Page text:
Any organization that designs a system (defined broadly) will produce a design whose structure is a copy of the organization's communication structure.
Sit with that for a minute. Reflect on systems your organization has designed: staffing, technologies, workflows, data management, reporting, and so on. Now, consider the communication structures of your organization (poor, partial, siloed, or nil still represents a structure).
So why is this “law” so profound, and frustrating?
1. It’s counterintuitive.
Communication structures determine system development; they don’t just facilitate it. We typically regard communication as a de facto point of process, sometimes intentional, sometimes not, that supports or inhibits our work. It just happens. It’s a conduit. A medium. It’s a means to an end. Maybe it’s even a workaround. Conway’s Law, however, suggests that rather than being merely a means, our communication determines our end; not just its success or failure, but the actual design.
2. It demands a different level of awareness.
We are part of the organizational structure trying to change the structure that we are still actively creating. Communication typically functions on a default setting, or perhaps more accurately, an amalgamation of default settings within complex organizations. For most of us, it lives and functions below the level of consciousness, or at least intentionality. As such, we are simultaneously passive creators and active victims of our own communication structures – and according to Conway’s Law, therefore, the other systems we are creating.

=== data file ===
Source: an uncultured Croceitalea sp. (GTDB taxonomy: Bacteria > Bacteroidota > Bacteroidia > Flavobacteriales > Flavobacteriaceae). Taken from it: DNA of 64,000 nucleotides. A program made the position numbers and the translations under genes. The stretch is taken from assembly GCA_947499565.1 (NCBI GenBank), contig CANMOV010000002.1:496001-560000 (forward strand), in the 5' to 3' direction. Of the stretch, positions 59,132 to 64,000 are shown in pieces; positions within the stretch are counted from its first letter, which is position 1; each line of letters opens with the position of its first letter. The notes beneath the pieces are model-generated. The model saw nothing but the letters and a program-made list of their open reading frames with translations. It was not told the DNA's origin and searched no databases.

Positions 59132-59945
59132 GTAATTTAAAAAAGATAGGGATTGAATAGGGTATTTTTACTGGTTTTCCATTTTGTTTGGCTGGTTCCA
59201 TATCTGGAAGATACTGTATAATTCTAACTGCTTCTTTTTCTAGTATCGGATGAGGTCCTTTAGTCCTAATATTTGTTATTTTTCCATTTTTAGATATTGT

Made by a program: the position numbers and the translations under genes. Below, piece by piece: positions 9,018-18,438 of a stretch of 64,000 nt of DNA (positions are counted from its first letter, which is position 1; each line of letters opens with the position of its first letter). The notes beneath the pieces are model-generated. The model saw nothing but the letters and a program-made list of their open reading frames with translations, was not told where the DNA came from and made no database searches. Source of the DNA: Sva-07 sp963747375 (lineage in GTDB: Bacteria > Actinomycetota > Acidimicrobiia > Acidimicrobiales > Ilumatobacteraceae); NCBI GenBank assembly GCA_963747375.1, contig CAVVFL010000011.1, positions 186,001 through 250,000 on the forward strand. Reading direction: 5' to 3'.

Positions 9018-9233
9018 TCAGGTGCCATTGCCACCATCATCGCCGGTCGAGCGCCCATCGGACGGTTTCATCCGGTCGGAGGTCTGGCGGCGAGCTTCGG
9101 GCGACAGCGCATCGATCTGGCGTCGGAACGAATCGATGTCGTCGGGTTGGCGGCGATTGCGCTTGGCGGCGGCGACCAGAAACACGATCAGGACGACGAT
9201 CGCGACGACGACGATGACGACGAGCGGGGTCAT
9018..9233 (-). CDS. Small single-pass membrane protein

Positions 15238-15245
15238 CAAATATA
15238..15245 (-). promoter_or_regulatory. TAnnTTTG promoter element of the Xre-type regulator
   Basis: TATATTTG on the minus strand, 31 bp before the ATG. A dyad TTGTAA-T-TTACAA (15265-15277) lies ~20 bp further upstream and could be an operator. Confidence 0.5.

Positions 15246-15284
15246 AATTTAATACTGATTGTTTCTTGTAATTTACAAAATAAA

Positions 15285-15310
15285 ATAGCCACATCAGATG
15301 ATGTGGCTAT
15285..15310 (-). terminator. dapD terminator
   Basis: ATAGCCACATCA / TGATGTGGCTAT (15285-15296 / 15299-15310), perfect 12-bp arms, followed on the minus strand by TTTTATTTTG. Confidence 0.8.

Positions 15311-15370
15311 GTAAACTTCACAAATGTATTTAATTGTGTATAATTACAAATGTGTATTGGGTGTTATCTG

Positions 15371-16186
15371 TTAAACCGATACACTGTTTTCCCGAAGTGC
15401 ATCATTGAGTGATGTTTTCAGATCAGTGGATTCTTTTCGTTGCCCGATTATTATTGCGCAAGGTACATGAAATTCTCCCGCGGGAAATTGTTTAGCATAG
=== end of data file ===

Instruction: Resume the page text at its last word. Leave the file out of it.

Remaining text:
3. We’ve wasted a lot of time and resources.
Change efforts that don’t start with addressing communication structures will be marginal – i.e. not systemic. This is one reason why most of us have been frustrated by the organizational change attempts we have experienced. Communicating is not just about the message of change or the charismatic delivery of an idea by a strong leader. It’s about the process of communication, the structure on which the change must happen over time. And, few of us, in all of our change efforts, have invested deeply in our communication structures.
I would love to follow this brief reflection with a handy and insightful list of 3-5 good recommendations for action. But, the reality is, if we go back to Conway’s Law, there is one recommendation for any organization:
Start with communication!